My family is big on tradition, which is to say that they’re scared of change, and they’ve embedded this need for consistency in my head by celebrating the holidays the exact same way for as long as I can remember—until last year. Last year we spent it with a different set of relatives who had different traditions to uphold. I was shocked at how contrasting our definitions of the holidays could be despite being in the same family. I couldn’t even imagine how strange it must have been for my friend Sarah, who spent December in Australia, to respond to a suggestion on Christmas morning like, “Hey, let’s go to the beach and fire up the barbie!” Do they build sandmen and have sandball fights afterward?
Christmas, like so many other traditions, has a unique spin on it depending where we find ourselves in the world. One person’s St. Nicholas is another person’s Père Noël. Some feast on turkey; others prefer porridge. And what, if anything, we choose to decorate is definitely a point of contention. Those looking to do what my family did and break free from holiday tradition need only to look across a border or sea for inspiration.
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Saint Nicholas is the patron saint of Christmas in Greece, and he’s also the patron saint of sailors, which could explain why the Greek gift-bringer (Agios Basilis, who gives presents on January 1, St. Basil’s Day) arrives via ship instead of sled. Also, instead of helpful elves, people tell tales of kallikantzeri, little creatures that create problems during the twelve days before the holiday. The night before Christmas is a time for children to walk around the towns singing carols and they’re rewarded with sweets and nuts. Lamb and pork are the main attractions at Christmas dinner, and christopsomo (Christ bread) and kourambiethes, a type of cookie, are served as well.
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Christmas in Russia is sometimes celebrated on December 25, but for those who follow the Russian Orthodox Church calendar, it actually falls on January 7. Christians in this country usually attend church on Christmas Eve (January 6) and some people don’t eat until the first star has appeared in the sky that evening. Regardless of when people sit down to eat, the meatless meal centers on kutya, a porridge consisting of grains, honey, and poppy seeds. These ingredients represent hope, well-being, unity, and bounty. The symbolic gift-bringer is Babushka, a grandmotherly figure. What we think of as Christmas traditions, such as giving presents, occur more commonly on New Year’s Day.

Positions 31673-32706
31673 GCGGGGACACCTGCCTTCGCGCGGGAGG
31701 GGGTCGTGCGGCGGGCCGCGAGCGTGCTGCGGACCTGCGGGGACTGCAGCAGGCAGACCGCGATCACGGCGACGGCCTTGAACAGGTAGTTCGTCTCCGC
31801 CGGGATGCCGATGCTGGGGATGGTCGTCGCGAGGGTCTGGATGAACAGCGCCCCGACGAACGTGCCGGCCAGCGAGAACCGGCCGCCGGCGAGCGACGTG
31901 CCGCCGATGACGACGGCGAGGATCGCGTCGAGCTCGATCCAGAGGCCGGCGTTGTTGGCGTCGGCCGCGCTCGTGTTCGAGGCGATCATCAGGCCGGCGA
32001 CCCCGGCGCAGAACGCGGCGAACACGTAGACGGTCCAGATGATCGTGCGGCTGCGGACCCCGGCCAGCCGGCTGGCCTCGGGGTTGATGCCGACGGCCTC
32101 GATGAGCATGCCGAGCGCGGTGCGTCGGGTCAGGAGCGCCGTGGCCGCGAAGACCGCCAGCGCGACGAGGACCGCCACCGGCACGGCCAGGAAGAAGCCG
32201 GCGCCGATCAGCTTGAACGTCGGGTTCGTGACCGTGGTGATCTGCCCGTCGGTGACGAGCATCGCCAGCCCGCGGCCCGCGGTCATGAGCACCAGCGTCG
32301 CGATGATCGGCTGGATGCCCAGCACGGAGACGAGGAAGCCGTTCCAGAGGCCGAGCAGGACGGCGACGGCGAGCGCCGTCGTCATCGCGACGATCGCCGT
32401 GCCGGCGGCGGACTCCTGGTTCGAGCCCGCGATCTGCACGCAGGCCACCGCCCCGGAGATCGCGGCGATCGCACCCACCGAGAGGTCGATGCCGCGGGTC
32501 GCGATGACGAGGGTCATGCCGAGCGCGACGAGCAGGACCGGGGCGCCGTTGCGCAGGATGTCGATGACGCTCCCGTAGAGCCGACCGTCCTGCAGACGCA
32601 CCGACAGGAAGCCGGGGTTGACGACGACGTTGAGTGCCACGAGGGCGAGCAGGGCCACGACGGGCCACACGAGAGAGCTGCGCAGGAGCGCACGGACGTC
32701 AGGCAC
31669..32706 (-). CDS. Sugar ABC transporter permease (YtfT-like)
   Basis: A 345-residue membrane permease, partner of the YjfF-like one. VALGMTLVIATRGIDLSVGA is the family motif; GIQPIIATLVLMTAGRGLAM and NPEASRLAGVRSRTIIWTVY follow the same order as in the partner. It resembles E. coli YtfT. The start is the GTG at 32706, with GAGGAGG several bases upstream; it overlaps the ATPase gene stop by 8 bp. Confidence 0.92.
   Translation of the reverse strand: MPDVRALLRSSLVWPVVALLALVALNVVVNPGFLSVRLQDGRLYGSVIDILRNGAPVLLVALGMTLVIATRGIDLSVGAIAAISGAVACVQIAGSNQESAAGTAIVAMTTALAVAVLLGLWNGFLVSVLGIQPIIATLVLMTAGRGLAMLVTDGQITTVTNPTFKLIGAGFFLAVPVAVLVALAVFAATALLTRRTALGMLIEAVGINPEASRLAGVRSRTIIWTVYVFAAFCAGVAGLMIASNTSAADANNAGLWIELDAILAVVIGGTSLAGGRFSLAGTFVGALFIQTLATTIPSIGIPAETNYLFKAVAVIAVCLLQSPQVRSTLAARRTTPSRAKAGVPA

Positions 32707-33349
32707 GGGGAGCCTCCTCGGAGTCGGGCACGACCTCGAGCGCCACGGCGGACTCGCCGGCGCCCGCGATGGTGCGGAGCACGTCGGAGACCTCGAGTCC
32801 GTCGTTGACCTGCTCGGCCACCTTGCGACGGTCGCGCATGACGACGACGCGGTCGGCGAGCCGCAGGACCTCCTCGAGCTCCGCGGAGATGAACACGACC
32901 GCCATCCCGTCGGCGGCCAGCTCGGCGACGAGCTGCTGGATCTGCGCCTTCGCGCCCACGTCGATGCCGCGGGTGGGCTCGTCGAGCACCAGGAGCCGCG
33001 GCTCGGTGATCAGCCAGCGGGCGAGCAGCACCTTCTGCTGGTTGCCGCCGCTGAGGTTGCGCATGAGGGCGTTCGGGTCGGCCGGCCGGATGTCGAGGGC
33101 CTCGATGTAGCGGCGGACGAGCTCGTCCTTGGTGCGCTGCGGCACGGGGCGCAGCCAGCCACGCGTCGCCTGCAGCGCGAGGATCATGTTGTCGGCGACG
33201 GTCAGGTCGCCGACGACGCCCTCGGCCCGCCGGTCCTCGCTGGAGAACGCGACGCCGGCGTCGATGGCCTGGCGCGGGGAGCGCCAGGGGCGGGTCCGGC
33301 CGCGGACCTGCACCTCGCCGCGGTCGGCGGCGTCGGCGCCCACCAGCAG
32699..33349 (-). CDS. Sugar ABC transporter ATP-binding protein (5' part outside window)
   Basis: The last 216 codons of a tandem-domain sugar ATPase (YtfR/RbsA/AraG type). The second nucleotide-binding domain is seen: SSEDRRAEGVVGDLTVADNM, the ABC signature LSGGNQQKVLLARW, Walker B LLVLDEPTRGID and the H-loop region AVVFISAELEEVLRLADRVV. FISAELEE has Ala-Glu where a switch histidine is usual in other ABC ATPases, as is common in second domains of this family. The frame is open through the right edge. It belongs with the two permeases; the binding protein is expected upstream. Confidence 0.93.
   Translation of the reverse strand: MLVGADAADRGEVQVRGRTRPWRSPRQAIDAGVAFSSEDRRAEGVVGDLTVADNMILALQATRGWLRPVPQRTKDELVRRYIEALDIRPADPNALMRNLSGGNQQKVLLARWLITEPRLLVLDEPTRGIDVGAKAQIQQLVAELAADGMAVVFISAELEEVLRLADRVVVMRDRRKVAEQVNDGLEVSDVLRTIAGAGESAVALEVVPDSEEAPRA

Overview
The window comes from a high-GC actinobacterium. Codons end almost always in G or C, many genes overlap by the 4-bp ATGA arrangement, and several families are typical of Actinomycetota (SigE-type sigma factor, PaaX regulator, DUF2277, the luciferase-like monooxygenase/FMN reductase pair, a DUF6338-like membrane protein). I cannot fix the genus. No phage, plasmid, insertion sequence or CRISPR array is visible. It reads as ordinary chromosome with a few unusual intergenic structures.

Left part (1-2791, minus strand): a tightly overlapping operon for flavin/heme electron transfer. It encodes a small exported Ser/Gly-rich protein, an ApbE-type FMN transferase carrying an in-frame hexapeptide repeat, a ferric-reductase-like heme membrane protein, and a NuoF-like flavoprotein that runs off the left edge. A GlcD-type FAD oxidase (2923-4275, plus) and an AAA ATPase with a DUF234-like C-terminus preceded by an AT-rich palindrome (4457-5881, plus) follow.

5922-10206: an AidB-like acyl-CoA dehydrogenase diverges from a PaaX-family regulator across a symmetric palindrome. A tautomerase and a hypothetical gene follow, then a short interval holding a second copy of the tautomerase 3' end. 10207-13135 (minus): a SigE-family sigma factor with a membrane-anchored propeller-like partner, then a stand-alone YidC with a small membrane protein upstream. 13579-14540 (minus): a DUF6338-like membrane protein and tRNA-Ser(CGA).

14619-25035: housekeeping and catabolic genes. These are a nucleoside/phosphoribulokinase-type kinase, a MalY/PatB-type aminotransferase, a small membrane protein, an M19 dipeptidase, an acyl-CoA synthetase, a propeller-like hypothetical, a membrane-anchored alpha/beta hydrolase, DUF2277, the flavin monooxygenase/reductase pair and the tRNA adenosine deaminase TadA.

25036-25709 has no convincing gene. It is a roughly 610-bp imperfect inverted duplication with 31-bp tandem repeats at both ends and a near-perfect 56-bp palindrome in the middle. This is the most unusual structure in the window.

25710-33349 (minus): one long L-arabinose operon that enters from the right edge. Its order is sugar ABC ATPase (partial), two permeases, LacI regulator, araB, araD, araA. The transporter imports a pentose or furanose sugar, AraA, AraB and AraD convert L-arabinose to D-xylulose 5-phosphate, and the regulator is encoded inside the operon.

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Christmas is not so much a religious holiday in Japan because the Christian population is small (about 1 percent). However, the Japanese have adopted many of the commercial customs that are popular in the U.S., such as decorating their homes with Christmas trees, exchanging gifts, and hosting parties. Many people celebrate on Christmas Eve, which has become more of a romantic holiday (similar to Valentine’s Day) with couples going out to dinner. Christmas cake, a sponge cake with whipped cream and berries, is a traditional treat during this time. Oddly enough, fried chicken is a popular choice for Christmas dinner and restaurants like KFC prepare special chicken meals for the holiday.
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French children have not one, but two Christmas figures to answer to when the holidays near. Père Noël fills shoes (not stockings) that are placed near fireplaces with gifts; for those who were more naughty than nice, Père Fouettard is the disciplinarian who tells her counterpart whether the kids deserve gifts or spankings. (In some parts of France, baby Jesus brings the gifts instead of Père Noël.) Most homes put up small nativity scenes and the use of Christmas trees isn’t very common. Instead of a Yule log, the French make a chocolate cake in the shape of a Yule log. This is a component of Christmas Eve dinner (la rveillon), which follows midnight mass. Kids receive gifts on Christmas Day (and sometimes on St. Nicholas’ Day on December 6) and adults give each other presents on the first day of the new year.